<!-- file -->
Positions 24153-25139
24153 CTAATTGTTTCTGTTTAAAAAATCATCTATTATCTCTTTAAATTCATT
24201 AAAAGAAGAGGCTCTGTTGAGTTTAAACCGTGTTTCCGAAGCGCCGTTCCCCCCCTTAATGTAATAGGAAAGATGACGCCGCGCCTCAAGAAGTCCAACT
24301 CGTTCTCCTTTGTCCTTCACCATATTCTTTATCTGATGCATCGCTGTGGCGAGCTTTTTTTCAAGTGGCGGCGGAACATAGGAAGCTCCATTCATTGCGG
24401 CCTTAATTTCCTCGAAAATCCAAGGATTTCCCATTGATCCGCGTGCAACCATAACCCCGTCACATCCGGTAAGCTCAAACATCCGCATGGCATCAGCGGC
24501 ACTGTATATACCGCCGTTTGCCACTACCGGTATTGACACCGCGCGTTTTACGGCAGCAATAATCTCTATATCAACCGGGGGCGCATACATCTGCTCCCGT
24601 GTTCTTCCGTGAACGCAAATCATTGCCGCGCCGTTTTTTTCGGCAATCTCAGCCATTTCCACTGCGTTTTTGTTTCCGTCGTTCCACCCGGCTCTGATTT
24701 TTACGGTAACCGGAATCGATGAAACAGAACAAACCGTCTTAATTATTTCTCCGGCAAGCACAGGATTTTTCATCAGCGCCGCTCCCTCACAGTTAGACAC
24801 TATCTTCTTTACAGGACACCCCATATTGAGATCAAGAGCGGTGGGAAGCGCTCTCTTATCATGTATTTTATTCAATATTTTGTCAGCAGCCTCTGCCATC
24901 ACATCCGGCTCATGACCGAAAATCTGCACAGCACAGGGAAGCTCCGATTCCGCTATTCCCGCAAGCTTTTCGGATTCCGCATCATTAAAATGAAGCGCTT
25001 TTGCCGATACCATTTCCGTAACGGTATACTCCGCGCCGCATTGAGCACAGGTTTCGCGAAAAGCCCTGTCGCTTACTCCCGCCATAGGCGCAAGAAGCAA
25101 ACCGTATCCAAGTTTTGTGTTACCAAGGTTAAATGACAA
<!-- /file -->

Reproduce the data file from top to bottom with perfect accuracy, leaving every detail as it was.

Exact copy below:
Positions 24153-25139
24153 CTAATTGTTTCTGTTTAAAAAATCATCTATTATCTCTTTAAATTCATT
24201 AAAAGAAGAGGCTCTGTTGAGTTTAAACCGTGTTTCCGAAGCGCCGTTCCCCCCCTTAATGTAATAGGAAAGATGACGCCGCGCCTCAAGAAGTCCAACT
24301 CGTTCTCCTTTGTCCTTCACCATATTCTTTATCTGATGCATCGCTGTGGCGAGCTTTTTTTCAAGTGGCGGCGGAACATAGGAAGCTCCATTCATTGCGG
24401 CCTTAATTTCCTCGAAAATCCAAGGATTTCCCATTGATCCGCGTGCAACCATAACCCCGTCACATCCGGTAAGCTCAAACATCCGCATGGCATCAGCGGC
24501 ACTGTATATACCGCCGTTTGCCACTACCGGTATTGACACCGCGCGTTTTACGGCAGCAATAATCTCTATATCAACCGGGGGCGCATACATCTGCTCCCGT
24601 GTTCTTCCGTGAACGCAAATCATTGCCGCGCCGTTTTTTTCGGCAATCTCAGCCATTTCCACTGCGTTTTTGTTTCCGTCGTTCCACCCGGCTCTGATTT
24701 TTACGGTAACCGGAATCGATGAAACAGAACAAACCGTCTTAATTATTTCTCCGGCAAGCACAGGATTTTTCATCAGCGCCGCTCCCTCACAGTTAGACAC
24801 TATCTTCTTTACAGGACACCCCATATTGAGATCAAGAGCGGTGGGAAGCGCTCTCTTATCATGTATTTTATTCAATATTTTGTCAGCAGCCTCTGCCATC
24901 ACATCCGGCTCATGACCGAAAATCTGCACAGCACAGGGAAGCTCCGATTCCGCTATTCCCGCAAGCTTTTCGGATTCCGCATCATTAAAATGAAGCGCTT
25001 TTGCCGATACCATTTCCGTAACGGTATACTCCGCGCCGCATTGAGCACAGGTTTCGCGAAAAGCCCTGTCGCTTACTCCCGCCATAGGCGCAAGAAGCAA
25101 ACCGTATCCAAGTTTTGTGTTACCAAGGTTAAATGACAA